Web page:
Employees are often required to use Enterprise Security Software (“ESS”) on
corporate and personal devices. ESS products collect users’ activity data
including users’ location, applications used, and websites visited – operating
from employees’ device to the cloud. To the best of our knowledge, the privacy
implications of this data collection have yet to be explored. We conduct an
online survey (n=258) and a semi-structured interview (n=22) with ESS users to
understand their privacy perceptions, the challenges they face when using ESS,
and the ways they try to overcome those challenges. We found that while many
participants reported receiving no information about what data their ESS
collected, those who received some information often underestimated what was
collected. Employees reported lack of communication about various data
collection aspects including: the entities with access to the data and the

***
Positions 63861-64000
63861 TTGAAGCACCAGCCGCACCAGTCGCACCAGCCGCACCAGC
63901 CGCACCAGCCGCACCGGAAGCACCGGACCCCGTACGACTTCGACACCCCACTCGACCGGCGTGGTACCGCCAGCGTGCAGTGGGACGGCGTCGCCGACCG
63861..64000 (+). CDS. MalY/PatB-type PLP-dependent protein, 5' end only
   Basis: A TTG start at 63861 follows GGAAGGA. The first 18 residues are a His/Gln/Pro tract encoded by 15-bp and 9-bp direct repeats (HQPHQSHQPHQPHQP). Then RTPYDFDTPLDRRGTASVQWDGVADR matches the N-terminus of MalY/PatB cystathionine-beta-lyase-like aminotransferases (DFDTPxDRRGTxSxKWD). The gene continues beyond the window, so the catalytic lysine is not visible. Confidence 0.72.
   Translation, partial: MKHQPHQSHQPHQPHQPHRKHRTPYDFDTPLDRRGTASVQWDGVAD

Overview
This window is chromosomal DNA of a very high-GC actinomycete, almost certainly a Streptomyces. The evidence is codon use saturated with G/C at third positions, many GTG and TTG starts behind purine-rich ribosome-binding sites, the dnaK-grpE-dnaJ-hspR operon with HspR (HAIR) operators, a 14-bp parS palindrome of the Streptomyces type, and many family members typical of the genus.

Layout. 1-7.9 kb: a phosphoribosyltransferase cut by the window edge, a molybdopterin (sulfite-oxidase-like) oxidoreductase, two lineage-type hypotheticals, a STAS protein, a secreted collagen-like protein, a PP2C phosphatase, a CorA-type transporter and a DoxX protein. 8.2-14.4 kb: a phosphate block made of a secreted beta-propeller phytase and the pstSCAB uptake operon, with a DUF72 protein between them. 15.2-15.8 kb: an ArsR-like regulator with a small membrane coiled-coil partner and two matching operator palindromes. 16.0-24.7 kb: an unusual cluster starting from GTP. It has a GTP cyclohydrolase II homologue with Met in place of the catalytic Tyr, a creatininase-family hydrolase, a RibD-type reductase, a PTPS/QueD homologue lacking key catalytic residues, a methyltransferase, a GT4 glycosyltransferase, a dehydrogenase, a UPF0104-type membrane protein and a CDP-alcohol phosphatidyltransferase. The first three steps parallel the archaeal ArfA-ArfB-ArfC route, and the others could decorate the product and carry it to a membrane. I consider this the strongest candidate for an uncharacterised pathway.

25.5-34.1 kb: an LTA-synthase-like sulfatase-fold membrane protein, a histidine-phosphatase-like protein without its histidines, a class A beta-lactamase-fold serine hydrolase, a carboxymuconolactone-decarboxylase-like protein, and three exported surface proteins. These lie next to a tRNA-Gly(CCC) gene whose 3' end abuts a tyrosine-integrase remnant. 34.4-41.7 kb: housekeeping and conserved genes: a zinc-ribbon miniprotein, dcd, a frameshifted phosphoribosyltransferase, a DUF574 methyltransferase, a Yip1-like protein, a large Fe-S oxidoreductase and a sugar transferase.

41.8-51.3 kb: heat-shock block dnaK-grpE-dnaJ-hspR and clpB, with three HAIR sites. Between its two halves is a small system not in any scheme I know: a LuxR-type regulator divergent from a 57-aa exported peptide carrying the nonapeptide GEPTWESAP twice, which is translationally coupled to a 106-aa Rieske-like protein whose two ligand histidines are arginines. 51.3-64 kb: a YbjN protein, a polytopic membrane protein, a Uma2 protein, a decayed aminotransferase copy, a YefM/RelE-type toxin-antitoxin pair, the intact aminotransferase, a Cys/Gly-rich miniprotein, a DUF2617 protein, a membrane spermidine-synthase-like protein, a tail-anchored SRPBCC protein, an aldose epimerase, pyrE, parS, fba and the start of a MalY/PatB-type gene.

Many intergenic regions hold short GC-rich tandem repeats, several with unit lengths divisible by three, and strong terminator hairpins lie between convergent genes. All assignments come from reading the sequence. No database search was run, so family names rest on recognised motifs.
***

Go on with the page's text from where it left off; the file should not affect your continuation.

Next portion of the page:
scope of the data collected. We use the interviews to uncover several sources
of misconceptions among the participants. Our findings show that while
employees understand the need for data collection for security, the lack of
communication and ambiguous data collection practices result in the erosion of
employees’ trust on the ESS and employers. We obtain suggestions from
participants on how to mitigate these misconceptions and collect feedback on
our design mockups of a privacy notice and privacy indicators for ESS. Our work
will benefit researchers, employers, and ESS developers to protect users’
privacy in the growing ESS market.

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